CHARLOTTE, N.C. (TheStreet) -- It's puzzling to hear all the pronouncements that the Justice Department failed to get anything in return for settling its lawsuit opposing the merger of US Airways (LCC) and American (AAMRQ) .
At Washington Reagan National Airport, the key battleground in the DOJ's struggle for merger concessions, the DOJ seems to have gotten nearly everything it wanted. On the 1,000 network connections that were at the heart of the complaint it filed in August, DOJ seems to have gotten very little. But there a solution, in the words of aviation consultant Bob Mann, "was all ephemeral stuff -- it's not even manageable."
Start with the assumptions that while the key for DOJ was to get every one of the slots used by American before the merger, US Airways didn't want to give up any slots at all, which is what CEO Doug Parker argued in appearances before Senate subcommittees reviewing the merger bid in Marchand in June.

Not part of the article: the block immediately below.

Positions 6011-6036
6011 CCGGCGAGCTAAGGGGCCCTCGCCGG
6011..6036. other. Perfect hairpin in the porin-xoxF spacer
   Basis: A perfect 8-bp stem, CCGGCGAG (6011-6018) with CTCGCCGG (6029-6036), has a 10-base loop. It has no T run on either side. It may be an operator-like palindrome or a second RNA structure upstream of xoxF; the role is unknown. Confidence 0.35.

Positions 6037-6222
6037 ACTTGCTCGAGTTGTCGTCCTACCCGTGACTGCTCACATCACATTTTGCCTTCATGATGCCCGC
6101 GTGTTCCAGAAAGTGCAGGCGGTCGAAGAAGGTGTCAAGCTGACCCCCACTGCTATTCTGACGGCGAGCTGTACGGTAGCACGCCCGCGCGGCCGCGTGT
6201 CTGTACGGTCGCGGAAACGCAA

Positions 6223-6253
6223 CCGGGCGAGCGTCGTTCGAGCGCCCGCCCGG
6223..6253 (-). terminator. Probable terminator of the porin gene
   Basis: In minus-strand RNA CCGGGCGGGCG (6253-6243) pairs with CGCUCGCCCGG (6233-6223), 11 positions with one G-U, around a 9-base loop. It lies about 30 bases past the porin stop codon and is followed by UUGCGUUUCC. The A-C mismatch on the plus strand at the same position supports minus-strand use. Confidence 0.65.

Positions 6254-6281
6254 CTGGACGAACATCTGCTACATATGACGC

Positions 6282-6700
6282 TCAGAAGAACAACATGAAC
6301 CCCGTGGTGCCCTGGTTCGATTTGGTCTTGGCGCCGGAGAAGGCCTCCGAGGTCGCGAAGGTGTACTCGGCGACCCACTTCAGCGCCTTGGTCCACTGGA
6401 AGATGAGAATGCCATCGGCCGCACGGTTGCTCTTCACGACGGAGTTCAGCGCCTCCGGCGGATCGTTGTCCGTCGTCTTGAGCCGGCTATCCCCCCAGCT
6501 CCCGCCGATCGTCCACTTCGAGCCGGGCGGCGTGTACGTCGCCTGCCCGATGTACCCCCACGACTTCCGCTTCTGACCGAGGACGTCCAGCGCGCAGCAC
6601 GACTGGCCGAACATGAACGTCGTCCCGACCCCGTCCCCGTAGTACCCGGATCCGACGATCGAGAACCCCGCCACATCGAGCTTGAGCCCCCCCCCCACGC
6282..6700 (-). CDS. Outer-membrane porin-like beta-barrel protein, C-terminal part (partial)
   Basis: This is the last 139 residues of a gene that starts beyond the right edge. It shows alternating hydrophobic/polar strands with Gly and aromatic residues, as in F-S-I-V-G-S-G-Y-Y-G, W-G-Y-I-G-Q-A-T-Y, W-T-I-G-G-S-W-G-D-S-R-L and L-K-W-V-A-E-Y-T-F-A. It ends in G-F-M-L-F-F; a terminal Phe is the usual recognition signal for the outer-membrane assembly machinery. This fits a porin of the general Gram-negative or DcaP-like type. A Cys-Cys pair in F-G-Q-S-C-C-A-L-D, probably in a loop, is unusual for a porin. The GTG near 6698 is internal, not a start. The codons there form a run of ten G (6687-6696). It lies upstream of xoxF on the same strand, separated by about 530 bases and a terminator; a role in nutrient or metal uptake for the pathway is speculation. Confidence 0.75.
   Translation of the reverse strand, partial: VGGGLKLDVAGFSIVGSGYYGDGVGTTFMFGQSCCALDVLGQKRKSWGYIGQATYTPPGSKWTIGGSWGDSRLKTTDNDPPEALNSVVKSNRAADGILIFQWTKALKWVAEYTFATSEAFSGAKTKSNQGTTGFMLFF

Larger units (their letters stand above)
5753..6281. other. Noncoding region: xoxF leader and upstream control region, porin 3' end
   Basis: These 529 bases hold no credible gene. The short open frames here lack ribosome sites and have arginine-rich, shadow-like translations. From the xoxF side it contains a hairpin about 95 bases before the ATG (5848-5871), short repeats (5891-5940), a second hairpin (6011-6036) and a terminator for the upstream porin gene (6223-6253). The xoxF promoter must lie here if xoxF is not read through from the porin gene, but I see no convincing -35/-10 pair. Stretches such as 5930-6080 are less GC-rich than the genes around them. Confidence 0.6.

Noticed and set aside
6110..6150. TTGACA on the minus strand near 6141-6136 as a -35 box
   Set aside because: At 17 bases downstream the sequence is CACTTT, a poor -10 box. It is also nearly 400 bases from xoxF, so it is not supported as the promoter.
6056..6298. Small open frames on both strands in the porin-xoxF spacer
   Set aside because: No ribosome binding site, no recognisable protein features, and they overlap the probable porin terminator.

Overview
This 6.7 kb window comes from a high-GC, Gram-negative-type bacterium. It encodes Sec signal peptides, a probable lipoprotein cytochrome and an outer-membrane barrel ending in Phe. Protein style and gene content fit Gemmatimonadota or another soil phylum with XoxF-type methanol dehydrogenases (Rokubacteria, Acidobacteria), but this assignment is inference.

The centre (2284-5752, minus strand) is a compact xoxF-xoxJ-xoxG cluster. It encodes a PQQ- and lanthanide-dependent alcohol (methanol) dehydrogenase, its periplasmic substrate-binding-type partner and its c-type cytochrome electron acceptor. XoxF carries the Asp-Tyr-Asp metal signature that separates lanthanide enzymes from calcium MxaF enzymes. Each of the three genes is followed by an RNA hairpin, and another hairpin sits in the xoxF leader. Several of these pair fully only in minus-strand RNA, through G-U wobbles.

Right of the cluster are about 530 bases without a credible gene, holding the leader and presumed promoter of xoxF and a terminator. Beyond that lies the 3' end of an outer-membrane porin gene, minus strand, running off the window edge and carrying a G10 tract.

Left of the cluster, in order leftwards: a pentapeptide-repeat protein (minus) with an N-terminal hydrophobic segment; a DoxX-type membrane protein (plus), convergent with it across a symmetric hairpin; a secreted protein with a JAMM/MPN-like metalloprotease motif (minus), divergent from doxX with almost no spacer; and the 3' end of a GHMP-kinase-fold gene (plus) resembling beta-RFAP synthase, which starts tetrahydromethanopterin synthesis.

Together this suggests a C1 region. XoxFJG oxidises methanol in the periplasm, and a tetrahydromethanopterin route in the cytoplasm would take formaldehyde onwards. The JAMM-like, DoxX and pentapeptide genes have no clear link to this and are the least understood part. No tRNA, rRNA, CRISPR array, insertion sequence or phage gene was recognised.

Asked Tuesday during a media conference what was the toughest concession in the settlement package, Parker responded: "The most painful is the slots at Reagan."Today, US Airways operates 243 daily departures at National, while American operates 51. After the merger, the new American will operate 250 daily departures at National, according to a US Airways employee newsletter published Thursday. So if Justice asked for all of the American slots at Reagan, it got enough to enable 44 daily departures. Those slots can now turn over to competitors. It is assumed those competitors will exert downward pressure on the fares at National, especially because the Justice Department has specifically declared that carriers with low-fare models can bid for them, while Delta (DAL) and United (UAL) cannot. "It seems to me DOJ got a good settlement for a lawsuit that airline apologists said had no basis in fact," online travel commentator Joe Brancatelli tweeted. "Of course, no merger would have been better." The settlement "opens 138 slots for low-cost carriers at Reagan National and LaGuardia as well as gates at five other major airports, which the Justice Department views as transformational for consumers," said Jack Butler, a Skadden Arps partner who represents American's official creditors committee and has been involved in the merger and settlement effort.